What you need to know

The city of Puebla is the fourth largest city in Mexico with 2.1 million inhabitants and the Capital of the State of Puebla. It was founded on April 16, 1531 as “La Puebla de los Ángeles”. It was the first city in central Mexico founded by the Spanish conquistadors that was not built upon the ruins of a conquered Amerindian settlement. Its strategic location, between the port of Veracruz and Mexico City, made it the second most important city during the colonial period. During the seventeenth century, Sor Juana Ines de la Cruz lived in the city until her confrontation with the Bishop of Puebla.

The city’s main claim to fame, however, is Cinco de Mayo, a festival commemorating the May 5, 1862 defeat of a French expeditionary army by Mexican general Ignacio Zaragoza. It was after this battle that the name of the city was changed to “Heróica Puebla de Zaragoza”. The forts where the battle took place are a major tourist attraction of the city and the site of an annual month-long carnival marking the anniversary of the battle. The city is also famous for its cuisine, being said it is this city where “Mole” -a famous Mexican spicy thick sauce- was invented.

Population: 1.434 million(2010)
Area: 34,306 km²


The Mexican peso is the standard currency used in Mexico. 20, 50, 100, 200, and 500 peso bills are most often used but you will occationly see a 1000 peso note. Peso coins are in denominations of $1 $2, $5, and $10 pesos, there is also limited edition $20 peso coin in circulation.


Puebla has many different climates owing to its range of altitudes. It has an average temperature of 16 °C (61 °F) but this varies greatly locally. There is a rainy season from May until October with an overall precipitation of 801 mm (31.54 in). The state has eleven different climate zones, but five predominate. The centre and south of the state has a temperate and semi-moist climate, with an average temperature of 15 °C (59 °F) and 858 mm (33.78 in) of rainfall. The southwest has a warm to hot and semi-moist climate with 830 mm (32.68 in) of precipitation and 22 °C (72 °F) average temperature. The north is also warm and hot, and additionally very wet; it has a 22 °C (72 °F) average temperature but with an average rainfall of 2,250 mm (88.58 in). The southeast is semi-dry with warm and temperate temperatures, having an average temperature of 22 °C (72 °F) and precipitation of 550 mm (21.65 in). The high volcano peaks have a cold climate.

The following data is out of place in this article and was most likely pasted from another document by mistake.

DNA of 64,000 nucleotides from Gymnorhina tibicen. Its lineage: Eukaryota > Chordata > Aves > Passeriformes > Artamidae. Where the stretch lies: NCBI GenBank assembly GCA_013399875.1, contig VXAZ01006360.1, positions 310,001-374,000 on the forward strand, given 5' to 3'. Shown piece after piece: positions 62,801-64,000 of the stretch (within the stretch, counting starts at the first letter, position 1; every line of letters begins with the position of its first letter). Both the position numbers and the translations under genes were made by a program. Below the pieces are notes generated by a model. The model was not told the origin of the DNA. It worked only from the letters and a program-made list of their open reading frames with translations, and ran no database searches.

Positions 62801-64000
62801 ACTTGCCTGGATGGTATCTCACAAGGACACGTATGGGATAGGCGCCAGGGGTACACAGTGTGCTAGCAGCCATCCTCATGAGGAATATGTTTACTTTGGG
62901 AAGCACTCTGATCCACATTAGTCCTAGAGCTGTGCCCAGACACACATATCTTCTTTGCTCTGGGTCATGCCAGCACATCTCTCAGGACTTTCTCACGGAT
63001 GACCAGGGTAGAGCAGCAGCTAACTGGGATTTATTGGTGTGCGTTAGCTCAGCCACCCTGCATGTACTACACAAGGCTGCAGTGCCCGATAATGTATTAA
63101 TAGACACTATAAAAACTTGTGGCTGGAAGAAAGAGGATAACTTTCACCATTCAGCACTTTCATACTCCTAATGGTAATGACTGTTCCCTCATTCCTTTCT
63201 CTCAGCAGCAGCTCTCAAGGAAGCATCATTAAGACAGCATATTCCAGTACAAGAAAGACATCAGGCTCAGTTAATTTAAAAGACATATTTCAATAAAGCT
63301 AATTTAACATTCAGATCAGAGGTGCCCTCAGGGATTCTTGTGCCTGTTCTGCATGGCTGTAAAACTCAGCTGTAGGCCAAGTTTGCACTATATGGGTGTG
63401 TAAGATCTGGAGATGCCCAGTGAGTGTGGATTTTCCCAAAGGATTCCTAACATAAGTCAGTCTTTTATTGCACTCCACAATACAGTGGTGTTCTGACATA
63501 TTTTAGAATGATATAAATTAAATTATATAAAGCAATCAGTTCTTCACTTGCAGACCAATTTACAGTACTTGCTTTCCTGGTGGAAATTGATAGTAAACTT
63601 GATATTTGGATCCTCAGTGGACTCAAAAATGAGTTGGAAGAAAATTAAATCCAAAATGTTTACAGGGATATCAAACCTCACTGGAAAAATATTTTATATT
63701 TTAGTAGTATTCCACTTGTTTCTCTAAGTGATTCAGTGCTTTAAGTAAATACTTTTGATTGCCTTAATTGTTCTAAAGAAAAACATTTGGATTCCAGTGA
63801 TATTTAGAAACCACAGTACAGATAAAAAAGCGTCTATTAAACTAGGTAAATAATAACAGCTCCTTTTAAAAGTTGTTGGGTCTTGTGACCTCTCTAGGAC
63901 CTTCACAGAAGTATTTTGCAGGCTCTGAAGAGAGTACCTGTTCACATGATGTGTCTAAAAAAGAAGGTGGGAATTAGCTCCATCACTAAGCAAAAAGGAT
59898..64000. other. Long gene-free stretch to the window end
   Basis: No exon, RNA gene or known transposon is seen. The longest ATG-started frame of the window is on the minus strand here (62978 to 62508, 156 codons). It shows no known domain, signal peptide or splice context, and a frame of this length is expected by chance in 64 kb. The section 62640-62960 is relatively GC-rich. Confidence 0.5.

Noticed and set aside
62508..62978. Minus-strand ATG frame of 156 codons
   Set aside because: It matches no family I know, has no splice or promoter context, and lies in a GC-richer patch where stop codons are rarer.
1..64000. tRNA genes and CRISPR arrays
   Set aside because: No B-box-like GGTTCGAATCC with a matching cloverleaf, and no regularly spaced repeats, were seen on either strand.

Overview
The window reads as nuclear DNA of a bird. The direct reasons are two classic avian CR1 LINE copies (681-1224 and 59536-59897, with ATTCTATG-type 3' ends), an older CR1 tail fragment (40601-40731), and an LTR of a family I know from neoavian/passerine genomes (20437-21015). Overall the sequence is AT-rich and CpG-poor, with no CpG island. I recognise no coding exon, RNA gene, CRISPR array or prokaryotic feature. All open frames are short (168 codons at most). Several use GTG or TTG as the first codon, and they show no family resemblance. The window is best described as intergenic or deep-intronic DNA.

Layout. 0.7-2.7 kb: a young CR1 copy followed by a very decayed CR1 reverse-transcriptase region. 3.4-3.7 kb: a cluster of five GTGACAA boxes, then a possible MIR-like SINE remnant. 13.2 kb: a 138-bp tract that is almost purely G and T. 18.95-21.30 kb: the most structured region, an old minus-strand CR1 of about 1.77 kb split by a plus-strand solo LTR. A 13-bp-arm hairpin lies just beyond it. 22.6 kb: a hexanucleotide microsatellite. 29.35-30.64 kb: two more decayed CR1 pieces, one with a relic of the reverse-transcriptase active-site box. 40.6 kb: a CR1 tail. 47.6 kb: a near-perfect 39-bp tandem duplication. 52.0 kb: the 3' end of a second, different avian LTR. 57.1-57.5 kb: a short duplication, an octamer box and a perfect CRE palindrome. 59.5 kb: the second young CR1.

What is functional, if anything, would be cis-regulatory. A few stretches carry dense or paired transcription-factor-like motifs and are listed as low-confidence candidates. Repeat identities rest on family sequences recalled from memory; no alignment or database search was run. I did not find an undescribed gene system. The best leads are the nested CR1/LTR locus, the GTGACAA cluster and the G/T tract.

The Central Puebla Nahuatl language is a Nahuan language spoken by 16,000 people in Mexico with 1,430 monolinguals. It is also known as Central Puebla Aztec, Náhuatl del Suroeste de Puebla, and Southwestern Puebla Nahuatl. The language is spoken in the area south of the city of Puebla in the towns of Teopantlán, Tepatlaxco de Hidalgo, La Magdalena Yancuitlalpan, Atoyatempan, Huatlathauca, and Huehuetlán near Molcaxac. It is written in the Latin script and is taught in most grammar schools of the area.


Drink bottled water and be careful with valuables in public.
You will rarely see locals wearing shorts, doing so will identify you as a tourist. Jeans are generally acceptable, except perhaps in some of the nicer restaurants.
If you are staying in a hotel and you want to take a taxi, someone working the front desk will most likely be able to call and arrange for a cab to pick you up, or you can hail one off the street if you speak enough Spanish to be able to negotiate the price with the driver. In Puebla, there are a multitude of taxis but your best bet will be a radio taxi.